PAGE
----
The film version of the story of the tragic Marshall Plane crash explores issues in only the most elementary manner, with overwrought dialogue that rarely seems believable. People don’t talk to each other in “We Are Marshall,” they make inspirational speeches. People don’t walk, they stride forcefully. And people don’t make phone calls to handle important business, they drive 200 miles and show up unannounced — and soaking wet because they forgot to bring an umbrella in a rainstorm. The story of the Marshall football team’s plane crash is one of the most tragic stories in sports history, and over a decade later I can’t help but think the filmmakers missed a chance for this film to leave a lasting impression.
I will admit the first time I saw the movie it did bring a tear to my eye, but looking back at it, the movie is not what brought tears to my eyes. What brought tears to my eyes was the fact that this tragedy really did happen and the tragedy was about real people with real emotions and I know people signed off on this movie, but I feel this movie could have been so much more than it turned out to be.
What was true and what was made up?
Was Lengyel as strange a guy as he was portrayed?
Give Matthew McConaughey credit for trying, but his overly exuberant and slightly flaky character is completely unbelievable as a head coach. Jack Lengyel wasn’t at all like he was portrayed. He was a low-key man in his approach to everything. Jack had a deep voice that he very seldom raised, but when he did, you knew to listen. He was the perfect guy for the job because he had had a knack for connecting with people immediately. The characterization of Lengyel is so off-base it really doesn’t belong in this movie. I understand that movies go over the top on dramatizations but this one was so far from the truth that it shouldn’t be allowed.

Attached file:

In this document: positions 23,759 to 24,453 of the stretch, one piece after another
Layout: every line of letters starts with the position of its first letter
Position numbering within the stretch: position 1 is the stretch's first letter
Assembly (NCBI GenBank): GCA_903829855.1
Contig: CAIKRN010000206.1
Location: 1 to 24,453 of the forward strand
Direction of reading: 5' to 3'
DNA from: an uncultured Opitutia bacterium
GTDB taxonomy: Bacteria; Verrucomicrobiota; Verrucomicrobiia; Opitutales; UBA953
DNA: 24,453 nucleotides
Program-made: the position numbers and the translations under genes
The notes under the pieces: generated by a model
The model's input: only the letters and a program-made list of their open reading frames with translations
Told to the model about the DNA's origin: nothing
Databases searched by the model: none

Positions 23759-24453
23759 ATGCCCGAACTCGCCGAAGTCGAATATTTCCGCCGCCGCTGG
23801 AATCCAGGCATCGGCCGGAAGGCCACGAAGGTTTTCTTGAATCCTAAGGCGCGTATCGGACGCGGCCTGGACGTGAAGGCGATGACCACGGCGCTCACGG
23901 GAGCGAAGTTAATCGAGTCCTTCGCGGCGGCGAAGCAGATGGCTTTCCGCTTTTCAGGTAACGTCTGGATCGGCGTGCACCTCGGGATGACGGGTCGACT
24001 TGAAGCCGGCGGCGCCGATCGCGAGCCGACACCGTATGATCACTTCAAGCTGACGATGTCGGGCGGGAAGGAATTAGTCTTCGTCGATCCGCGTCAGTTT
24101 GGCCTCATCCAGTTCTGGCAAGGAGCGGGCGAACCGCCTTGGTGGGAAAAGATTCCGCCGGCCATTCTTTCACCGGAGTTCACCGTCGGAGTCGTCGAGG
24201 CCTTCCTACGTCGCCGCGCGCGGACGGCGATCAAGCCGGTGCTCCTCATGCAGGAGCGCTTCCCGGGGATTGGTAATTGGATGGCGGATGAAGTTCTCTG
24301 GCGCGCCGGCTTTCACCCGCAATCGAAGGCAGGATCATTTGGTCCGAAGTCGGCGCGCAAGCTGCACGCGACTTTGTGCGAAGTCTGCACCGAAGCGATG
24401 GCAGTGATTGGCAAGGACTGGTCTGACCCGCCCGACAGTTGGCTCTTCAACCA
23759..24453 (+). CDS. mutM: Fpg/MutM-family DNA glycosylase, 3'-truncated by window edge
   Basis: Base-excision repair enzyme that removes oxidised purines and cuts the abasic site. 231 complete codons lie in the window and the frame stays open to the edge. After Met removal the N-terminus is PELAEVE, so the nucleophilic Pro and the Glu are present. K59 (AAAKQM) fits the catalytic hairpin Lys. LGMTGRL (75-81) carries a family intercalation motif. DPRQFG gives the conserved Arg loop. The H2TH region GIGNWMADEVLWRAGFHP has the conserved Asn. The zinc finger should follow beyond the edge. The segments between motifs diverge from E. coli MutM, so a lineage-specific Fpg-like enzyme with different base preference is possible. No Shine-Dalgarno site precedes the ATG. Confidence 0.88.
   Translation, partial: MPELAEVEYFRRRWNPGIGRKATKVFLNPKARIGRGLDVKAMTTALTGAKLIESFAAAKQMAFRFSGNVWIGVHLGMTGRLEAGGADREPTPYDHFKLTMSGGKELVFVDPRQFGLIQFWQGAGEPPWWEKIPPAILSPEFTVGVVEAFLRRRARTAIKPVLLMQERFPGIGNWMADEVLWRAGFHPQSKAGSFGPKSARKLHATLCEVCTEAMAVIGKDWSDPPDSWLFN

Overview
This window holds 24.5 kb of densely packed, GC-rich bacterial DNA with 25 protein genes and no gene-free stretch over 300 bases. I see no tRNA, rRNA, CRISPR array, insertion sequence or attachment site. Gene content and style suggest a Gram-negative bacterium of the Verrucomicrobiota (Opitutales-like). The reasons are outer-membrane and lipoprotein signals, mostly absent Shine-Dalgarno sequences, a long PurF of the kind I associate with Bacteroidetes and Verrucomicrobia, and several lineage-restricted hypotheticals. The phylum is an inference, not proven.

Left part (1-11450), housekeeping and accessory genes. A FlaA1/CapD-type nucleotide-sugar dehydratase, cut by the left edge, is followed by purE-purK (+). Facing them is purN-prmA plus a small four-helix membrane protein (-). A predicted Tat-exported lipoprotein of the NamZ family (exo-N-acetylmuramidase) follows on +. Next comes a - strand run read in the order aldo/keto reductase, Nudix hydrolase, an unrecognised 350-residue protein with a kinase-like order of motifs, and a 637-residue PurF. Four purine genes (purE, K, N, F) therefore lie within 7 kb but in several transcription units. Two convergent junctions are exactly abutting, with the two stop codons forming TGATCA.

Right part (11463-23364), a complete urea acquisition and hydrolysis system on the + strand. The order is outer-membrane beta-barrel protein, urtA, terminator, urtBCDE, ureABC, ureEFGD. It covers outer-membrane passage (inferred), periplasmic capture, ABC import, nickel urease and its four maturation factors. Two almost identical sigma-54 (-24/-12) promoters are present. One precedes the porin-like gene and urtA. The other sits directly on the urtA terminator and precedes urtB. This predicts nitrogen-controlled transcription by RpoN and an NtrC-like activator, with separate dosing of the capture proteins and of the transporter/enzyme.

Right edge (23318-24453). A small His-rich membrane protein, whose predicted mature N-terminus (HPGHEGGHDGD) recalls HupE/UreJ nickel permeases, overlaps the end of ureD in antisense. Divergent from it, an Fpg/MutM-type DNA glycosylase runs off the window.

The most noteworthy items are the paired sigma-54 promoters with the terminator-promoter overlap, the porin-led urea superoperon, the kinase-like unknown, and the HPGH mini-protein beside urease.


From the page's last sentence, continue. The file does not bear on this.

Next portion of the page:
One of the most dramatic scenes in the movie happened when a player Nate Ruffin interrupts a meeting, then makes President Donald Dedmon look out a window to the thousands of Marshall students showing their support for the football team. Did this really happen?
No, and it is so far from reality that it shouldn’t have made the script either. The Marshall players had worked behind the scenes shortly after the crash to make sure that the football team was never in jeopardy of not returning. So no, it was nowhere near the truth, the Marshall football program was never in jeopardy.
How did people discover the plane crash victims were the football team?
Not the way the movie showed you. The plane was down for around 30 minutes before the media was ever notified. Jack Hardin, who was a veteran newspaper reporter, actually found a wallet that belonged to one of the players and that’s how the passengers on the plane were initially identified.
Did coach Lengyel actually say the line, “The funerals end today”?
It wasn’t said exactly the way it was in the movie but it is probably about 80-90 percent accurate. Coach Lengyel actually took all his Marshall teams to Spring Hill cemetery every year before the first game to explain to them what exactly happened.